For dates or places relevant when a work was created for the replacement of one governing administration by another, sometimes but not necessarily referring to the removal of an illegitimate or hostile government by military force. If the event is the depicted subject of the work, or to otherwise name the event, use Depicted Subject. For the names of donors or patrons who are not depicted, use Related People in the Creator area of the work.

13272

war

For dates or places relevant when a work was created to commemorate or document a war or battle. If the event is the depicted subject of the work, or to otherwise name the event, use Depicted Subject.

 

 

 

   
  • Location
    Do not record the location of the work in the Event field in CONA. In ULAN, Events are used to record the locus of activity of people and the location of corporate bodies. In CONA, this information is recorded in a dedicated Location field.
       

3.7.1.4.4

   

Adding new Event Type terms
If you feel that another Event Type is needed, consult with your supervisor.

   

 

3.7.2

   

Preferred Flag for Event

   

 

3.7.2.1

   

Definition
Flag indicating whether or not the Event Type is preferred among the list of events in this subject record.

     

3.7.2.2

   

Values
The flags are controlled by a pick list in VCS:

preferred
non-preferred

     

3.7.2.3

   

Discussion
If there is one or more Event Type, a preferred Event Type must be flagged.

   

3.7.2.4

   

RULES

   

3.7.2.4.1

   

Minimum requirements

Required-default: The first Event Type is automatically flagged "preferred" by the system. If this is not correct, change the Preferred Flag accordingly.

   

 

 

3.7.3

   

Sequence Number

   

 

3.7.3.1

   

Definition
The Display Order number (or Sort Order number), indicating the sequence of the Event Type in relation to the other Events of a subject record.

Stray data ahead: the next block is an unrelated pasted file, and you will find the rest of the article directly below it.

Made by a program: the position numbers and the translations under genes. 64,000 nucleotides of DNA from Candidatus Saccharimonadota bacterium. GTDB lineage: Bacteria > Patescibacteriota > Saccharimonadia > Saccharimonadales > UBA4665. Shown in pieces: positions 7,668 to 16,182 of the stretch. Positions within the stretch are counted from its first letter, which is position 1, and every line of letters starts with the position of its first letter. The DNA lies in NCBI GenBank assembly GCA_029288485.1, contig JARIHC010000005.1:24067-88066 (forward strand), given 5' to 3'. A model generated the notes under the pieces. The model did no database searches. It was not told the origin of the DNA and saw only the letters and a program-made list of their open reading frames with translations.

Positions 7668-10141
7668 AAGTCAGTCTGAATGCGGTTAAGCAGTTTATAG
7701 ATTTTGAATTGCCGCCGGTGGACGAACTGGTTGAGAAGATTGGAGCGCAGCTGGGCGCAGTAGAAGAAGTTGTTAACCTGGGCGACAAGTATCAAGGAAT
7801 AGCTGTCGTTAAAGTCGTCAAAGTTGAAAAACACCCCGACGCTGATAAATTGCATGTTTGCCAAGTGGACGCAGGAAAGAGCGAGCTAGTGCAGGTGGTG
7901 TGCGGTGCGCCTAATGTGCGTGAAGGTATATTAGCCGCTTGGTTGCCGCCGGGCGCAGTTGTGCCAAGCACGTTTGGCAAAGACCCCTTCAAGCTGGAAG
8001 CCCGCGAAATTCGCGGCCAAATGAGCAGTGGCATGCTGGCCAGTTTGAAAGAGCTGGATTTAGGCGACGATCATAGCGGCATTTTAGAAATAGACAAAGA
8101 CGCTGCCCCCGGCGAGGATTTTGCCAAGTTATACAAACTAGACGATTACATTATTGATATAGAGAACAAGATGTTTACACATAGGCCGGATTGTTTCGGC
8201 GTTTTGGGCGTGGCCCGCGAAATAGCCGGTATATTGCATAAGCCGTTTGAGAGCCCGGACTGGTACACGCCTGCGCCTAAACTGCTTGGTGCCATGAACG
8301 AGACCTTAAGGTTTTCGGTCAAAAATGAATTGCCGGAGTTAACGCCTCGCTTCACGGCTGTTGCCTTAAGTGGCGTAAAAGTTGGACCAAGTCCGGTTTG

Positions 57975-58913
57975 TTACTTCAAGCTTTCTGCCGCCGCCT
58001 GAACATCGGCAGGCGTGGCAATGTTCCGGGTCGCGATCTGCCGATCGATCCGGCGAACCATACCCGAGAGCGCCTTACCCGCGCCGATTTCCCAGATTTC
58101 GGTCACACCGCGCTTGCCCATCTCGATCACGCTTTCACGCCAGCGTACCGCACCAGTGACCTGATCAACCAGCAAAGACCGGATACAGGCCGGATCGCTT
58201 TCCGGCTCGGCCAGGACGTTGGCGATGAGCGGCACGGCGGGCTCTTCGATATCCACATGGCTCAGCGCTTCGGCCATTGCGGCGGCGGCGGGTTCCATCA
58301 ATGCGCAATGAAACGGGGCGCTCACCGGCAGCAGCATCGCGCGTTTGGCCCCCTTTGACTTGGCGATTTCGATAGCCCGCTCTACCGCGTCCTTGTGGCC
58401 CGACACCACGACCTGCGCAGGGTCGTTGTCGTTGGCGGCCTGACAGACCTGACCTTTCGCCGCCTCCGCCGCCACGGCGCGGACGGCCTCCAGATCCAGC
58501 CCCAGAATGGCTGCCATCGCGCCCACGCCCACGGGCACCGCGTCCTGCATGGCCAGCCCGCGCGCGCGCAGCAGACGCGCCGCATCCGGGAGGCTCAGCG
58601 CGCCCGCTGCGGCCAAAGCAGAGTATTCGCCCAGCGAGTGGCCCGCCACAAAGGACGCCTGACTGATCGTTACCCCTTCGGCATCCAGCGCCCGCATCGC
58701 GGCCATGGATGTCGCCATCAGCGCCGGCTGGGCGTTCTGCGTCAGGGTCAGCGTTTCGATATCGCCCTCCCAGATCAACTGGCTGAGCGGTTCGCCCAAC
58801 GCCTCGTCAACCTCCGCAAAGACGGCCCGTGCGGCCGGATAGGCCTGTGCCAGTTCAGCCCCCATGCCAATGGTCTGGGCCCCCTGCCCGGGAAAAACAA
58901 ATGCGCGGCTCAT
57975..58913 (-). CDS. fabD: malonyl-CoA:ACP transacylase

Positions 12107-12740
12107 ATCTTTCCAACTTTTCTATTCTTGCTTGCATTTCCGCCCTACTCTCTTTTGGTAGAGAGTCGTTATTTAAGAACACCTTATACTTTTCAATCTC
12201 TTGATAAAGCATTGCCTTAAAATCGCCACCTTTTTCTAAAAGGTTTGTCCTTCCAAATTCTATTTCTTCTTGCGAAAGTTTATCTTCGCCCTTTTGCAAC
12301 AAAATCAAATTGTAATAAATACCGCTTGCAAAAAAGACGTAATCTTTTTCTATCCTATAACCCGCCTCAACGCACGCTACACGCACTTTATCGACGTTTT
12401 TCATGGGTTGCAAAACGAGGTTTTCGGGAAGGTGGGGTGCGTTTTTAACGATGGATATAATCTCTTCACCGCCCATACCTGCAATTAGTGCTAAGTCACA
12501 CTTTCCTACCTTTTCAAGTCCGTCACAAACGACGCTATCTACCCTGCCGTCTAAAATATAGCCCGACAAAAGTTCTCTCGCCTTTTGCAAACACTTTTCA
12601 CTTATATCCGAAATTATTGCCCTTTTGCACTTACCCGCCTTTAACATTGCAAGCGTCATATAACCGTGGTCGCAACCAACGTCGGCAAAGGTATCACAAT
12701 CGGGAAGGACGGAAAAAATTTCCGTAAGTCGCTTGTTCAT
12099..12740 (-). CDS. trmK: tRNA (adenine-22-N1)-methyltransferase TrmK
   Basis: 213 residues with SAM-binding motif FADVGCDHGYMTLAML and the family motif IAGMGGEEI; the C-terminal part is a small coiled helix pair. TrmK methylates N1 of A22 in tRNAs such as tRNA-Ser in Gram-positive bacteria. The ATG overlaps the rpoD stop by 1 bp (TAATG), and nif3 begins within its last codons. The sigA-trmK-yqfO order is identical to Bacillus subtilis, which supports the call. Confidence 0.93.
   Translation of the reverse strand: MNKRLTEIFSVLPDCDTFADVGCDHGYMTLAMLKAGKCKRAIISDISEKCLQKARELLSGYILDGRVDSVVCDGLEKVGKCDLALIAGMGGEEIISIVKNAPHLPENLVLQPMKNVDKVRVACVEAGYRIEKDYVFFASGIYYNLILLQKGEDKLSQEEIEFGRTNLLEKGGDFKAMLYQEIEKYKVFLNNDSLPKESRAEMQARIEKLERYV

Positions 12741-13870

3.7.3.2

   

Values
Values are controlled, integers 1 through n.

   

3.7.3.3

   

RULES for Sequence Number

   

3.7.3.3.1

 

 

Minimum requirements for Sequence Number

Required-default: Sequence Number is required. If there is only one event the default value is 1. If there are multiple events, sort them in an appropriate sequence.

  • Number the events in sequence. Do not skip numbers.

  • Arrange the Events in order of importance from a researcher's point of view. In the rare event that chronology is an issue, order them chronologically.

   

 

 

3.7.4

   

Event Place

   

 

3.7.4.1

   

Definition
The geographic location applicable to the Event Type.

     

3.7.4.2

   

Values
Link to TGN.

   

 

3.7.4.3

   

RULES

   

 

3.7.4.3.1

   

Minimum requirements

Optional: If appropriate based on the definitions of the Event Types above, and if known from an authoritative source, record the place name appropriate for the Event Type.

   

 

3.7.4.3.2

   

Linking to places for events

  • Avoid multiple links to the same place
    It is generally unnecessary to link multiple events to the same place. If you feel you need to do so, consult with your supervisor. Event fields are for critical indexing only; complex discussions of activites and the locations in which they occurred should be noted in the Descriptive Note, not necessarily indexed.

  • Uncertain places
    If sources disagree about the place, prefer the most recent authoritative source. If you cannot resolve the question regarding the place, omit the place.

  • Historical names
    As of this writing, the link to TGN is at the level of record, not individual TGN place name. Therefore, it is not possible to link to historical names in the record for an extant place.

    Anachronisms: If the event occurred in a city for which the name has since changed, or if the historical hiearchical parents differ from the current parents, explain any possible confusion in the Descriptive Note.

    Alternatively, if the Event also has an associated date, the place name could be discussed in Display Date, which may contain information other than date information.

    Exception: